A new study narrows down the number of planets outside the solar system that have the right conditions to support life.
A team of researchers found that the buildup of toxic gases in the atmospheres of many planets make them unfit for complex life to develop and thrive.
"This is the first time the physiological limits of life on Earth have been considered to predict the distribution of complex life elsewhere in the universe," claimed Timothy Lyons, a professor of biogeochemistry at the University of California, Riverside and one of the authors of the study.
They published their findings in The Astrophysical Journal on Monday, June 10.
Search For Complex Alien Life In The Universe
The researchers studied the atmospheric climate and photochemistry of exoplanets by looking at computer models. They first considered carbon dioxide, a powerful greenhouse gas that aids in maintaining temperatures above freezing.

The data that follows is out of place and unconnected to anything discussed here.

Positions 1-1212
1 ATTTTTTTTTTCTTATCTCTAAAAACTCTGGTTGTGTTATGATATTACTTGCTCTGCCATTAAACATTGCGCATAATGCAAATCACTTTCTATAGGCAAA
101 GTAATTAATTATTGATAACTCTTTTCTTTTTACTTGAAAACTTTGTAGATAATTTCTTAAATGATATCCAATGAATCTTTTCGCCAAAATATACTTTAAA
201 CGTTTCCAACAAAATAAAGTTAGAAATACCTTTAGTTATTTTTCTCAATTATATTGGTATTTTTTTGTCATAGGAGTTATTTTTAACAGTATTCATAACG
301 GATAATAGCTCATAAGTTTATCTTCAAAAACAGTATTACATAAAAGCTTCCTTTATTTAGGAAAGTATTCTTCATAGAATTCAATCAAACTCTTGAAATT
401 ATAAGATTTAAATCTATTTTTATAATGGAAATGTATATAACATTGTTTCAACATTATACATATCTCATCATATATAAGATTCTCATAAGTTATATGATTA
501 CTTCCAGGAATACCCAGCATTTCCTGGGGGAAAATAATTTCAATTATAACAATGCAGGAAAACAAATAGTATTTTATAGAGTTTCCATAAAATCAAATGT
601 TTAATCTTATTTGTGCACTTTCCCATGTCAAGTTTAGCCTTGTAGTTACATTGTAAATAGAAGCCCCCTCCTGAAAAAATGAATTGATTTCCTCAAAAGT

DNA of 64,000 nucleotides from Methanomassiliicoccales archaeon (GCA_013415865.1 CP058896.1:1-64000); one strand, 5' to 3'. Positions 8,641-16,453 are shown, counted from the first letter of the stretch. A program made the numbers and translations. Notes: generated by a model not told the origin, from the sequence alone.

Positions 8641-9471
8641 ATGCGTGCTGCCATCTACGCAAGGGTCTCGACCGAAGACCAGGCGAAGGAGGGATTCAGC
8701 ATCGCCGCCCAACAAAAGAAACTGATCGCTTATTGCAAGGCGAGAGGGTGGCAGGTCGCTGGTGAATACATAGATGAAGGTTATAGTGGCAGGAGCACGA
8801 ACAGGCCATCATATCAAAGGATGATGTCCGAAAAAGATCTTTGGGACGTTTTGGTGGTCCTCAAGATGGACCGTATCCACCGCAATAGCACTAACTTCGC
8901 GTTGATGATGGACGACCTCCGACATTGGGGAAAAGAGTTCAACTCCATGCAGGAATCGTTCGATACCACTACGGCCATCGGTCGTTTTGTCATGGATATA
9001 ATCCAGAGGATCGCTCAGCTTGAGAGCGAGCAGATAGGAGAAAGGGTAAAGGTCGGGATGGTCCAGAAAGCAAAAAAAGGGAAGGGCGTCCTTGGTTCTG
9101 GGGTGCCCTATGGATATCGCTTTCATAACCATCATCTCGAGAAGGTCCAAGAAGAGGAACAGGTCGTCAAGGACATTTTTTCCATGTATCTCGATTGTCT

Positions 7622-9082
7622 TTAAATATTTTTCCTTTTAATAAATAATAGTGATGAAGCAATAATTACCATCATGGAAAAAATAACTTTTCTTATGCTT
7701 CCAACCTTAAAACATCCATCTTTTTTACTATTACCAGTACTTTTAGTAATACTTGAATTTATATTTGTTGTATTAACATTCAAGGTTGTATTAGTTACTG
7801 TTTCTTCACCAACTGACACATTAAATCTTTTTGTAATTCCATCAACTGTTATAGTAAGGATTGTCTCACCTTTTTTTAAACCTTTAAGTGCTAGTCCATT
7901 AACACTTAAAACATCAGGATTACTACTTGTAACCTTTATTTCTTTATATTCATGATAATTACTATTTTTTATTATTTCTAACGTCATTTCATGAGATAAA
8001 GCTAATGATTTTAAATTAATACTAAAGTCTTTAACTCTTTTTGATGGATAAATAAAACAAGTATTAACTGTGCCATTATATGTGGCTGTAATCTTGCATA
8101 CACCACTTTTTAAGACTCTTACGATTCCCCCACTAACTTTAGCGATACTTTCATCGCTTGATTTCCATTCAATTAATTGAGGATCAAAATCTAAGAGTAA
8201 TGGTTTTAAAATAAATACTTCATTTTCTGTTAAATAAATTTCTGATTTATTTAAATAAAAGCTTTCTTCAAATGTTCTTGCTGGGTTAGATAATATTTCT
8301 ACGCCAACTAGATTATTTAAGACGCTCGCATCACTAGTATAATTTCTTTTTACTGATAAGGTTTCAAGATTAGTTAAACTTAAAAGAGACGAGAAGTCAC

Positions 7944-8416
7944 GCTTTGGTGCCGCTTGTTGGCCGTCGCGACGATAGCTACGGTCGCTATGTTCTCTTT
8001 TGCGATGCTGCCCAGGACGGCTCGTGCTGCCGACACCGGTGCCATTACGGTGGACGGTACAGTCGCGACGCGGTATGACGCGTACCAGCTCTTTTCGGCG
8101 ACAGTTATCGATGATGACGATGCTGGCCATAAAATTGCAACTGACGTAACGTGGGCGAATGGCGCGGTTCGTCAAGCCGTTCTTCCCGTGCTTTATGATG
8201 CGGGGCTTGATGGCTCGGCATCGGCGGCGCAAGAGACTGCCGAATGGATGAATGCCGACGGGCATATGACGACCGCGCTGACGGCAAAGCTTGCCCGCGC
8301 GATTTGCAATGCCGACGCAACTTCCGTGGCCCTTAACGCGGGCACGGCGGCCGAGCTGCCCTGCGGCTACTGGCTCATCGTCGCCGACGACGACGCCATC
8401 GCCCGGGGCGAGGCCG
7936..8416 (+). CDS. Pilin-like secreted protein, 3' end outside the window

They discovered that simple animal life can only exist in exoplanets located in more than half of the traditional habitable zone of a star system. Toward the edges, an exoplanet would need extremely high levels of carbon dioxide to keep warm enough for liquid water to exist.
"To sustain liquid water at the outer edge of the conventional habitable zone, a planet would need tens of thousands of times more carbon dioxide than Earth has today," said Edward Schwieterman, a NASA Postdoctoral Program fellow and the lead author of the study. "That's far beyond the levels known to be toxic to human and animal life on Earth."
For higher order animals to survive, the actual safe zone shrinks even further.
No Habitable Zone Around Some Stars
Moreover, the researchers found that, in some planetary systems, there is no habitable zone. Cooler and dimmer stars emit intense ultraviolet radiation, which can result in high carbon monoxide concentration in a nearby planet's atmosphere. This is true for Proxima Centauri and TRAPPIST-1, two of the nearest stars to the sun.
Carbon monoxide is toxic: it binds to the hemoglobin which carries oxygen throughout the body. Even a tiny amount of carbon monoxide can seriously harm a human or an animal.
Christopher Reinhard, a former graduate student at the University of California, Riverside and one of the authors of the study, explained that the discoveries narrow down the number of exoplanets that scientists could probe to look for signs of complex alien life.